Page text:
# The notion of white and colored noise

The autocorrelation function of AWGN is an impulse response at t=0, and its fourier transform or its spectral power density has a flat infinite BW

Now any receiver will have bandpass or low pass filters that will limit the noise BW

Does that mean that in reality we are actually dealing with "colored" noise and considering noise to be "white" within the filter BW is an assumption made for convenience purpose?

However, if you are dealing with a discrete-time signal, if your A/D is proceeded by an ideal low-pass filter with cutoff frequency $$F_s/2$$, with unity passband gain, the output power spectral density before sampling is: $$S_y(f) = |H(f)|^2 S_x(f) = \frac{N_0}{2} \operatorname{rect}(f/F_s)$$ This means that the autocorrelation of the filtered noise will be: $$R_y(\tau) = \mathscr F^{-1}\{S_y(f)\} = \frac{N_0}{2T_s}\operatorname{sinc}(\tau/T_s)$$ where $$T_s = 1/F_s$$. If the noise is zero-mean, Gaussian, and sampled at time instants $$t_n = n T_s$$, then each sample will be uncorrelated, and since they are Gaussian, will also be independent. In this case, in the digital domain, the power spectrum will be flat for all frequencies.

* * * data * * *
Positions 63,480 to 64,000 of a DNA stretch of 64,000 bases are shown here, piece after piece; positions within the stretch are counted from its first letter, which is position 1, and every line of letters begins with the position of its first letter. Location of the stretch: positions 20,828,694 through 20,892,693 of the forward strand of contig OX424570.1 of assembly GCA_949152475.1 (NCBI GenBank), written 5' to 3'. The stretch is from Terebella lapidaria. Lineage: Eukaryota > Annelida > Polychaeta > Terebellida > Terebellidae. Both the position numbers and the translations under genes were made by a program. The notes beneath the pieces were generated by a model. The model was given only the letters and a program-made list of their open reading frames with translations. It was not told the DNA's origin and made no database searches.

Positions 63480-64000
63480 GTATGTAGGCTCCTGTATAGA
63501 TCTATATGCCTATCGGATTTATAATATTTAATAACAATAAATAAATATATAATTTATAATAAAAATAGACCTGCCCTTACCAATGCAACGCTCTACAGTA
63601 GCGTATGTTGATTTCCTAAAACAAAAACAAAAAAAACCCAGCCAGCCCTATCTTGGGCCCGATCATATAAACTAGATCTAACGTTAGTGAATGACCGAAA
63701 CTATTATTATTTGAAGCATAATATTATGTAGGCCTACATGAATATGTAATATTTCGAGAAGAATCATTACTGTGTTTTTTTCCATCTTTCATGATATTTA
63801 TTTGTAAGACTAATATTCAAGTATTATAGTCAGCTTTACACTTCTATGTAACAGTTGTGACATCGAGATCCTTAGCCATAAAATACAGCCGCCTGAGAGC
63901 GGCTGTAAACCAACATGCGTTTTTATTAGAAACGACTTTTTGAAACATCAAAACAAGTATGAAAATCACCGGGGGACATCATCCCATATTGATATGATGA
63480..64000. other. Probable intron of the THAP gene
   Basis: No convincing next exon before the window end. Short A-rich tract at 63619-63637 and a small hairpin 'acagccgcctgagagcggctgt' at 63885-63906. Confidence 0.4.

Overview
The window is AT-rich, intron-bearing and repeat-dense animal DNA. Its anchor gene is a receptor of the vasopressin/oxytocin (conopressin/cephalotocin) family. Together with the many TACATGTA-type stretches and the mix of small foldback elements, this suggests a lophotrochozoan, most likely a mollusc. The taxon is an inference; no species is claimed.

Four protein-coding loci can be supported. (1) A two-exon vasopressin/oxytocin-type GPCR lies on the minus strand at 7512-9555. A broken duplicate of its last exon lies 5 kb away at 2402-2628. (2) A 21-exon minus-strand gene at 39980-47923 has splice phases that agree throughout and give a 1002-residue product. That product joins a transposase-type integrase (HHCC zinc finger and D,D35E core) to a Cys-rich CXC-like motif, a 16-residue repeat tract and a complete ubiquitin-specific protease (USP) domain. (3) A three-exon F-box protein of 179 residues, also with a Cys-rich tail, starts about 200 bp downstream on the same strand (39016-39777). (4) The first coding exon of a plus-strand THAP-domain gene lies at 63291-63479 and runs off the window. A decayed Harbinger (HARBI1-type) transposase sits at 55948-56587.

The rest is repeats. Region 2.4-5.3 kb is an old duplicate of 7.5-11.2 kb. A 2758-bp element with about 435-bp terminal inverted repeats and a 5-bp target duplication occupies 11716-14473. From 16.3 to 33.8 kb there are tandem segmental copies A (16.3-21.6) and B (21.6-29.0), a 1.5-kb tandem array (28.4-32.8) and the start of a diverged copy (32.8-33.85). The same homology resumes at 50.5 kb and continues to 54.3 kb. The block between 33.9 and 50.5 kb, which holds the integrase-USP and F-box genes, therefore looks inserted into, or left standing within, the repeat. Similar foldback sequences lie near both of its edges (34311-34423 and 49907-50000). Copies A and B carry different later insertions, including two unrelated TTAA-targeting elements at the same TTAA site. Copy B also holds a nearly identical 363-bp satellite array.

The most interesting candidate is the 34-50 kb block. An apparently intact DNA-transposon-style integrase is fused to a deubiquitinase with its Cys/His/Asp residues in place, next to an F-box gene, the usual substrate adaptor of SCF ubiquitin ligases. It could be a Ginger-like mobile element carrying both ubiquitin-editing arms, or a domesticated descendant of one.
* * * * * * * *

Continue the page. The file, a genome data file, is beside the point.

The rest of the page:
• i hope it was okay for me to tweek your answer a little Carlos. (it's a very good answer.) i'll just add that since (theoretically) white noise has non-zero power spectral density (of height $\frac{N_0}{2}$), then it must have infinite power (which is the area underneath). so, even in an analog setting, true white noise is an impossibility. but for the output of an random number generator (samples of finite variance that are totally uncorrelated to each other) the bandlimited model above is correct. the pre-sampled bandlimited power spectrum has to be that. Nov 24, 2018 at 2:12
• so, assuming no DC (that is that the mean of the random numbers coming out of the RNG is zero) and if the variance is $\sigma^2$ which, if this is a uniform RNG then it's $\sigma^2 = \frac{\Delta^2}{12}$, then that variance, which is mean power, must be the same as $\frac{N_0}{2} \times 2 \times \frac{F_s}{2}$. i believe i got this right. Nov 24, 2018 at 2:17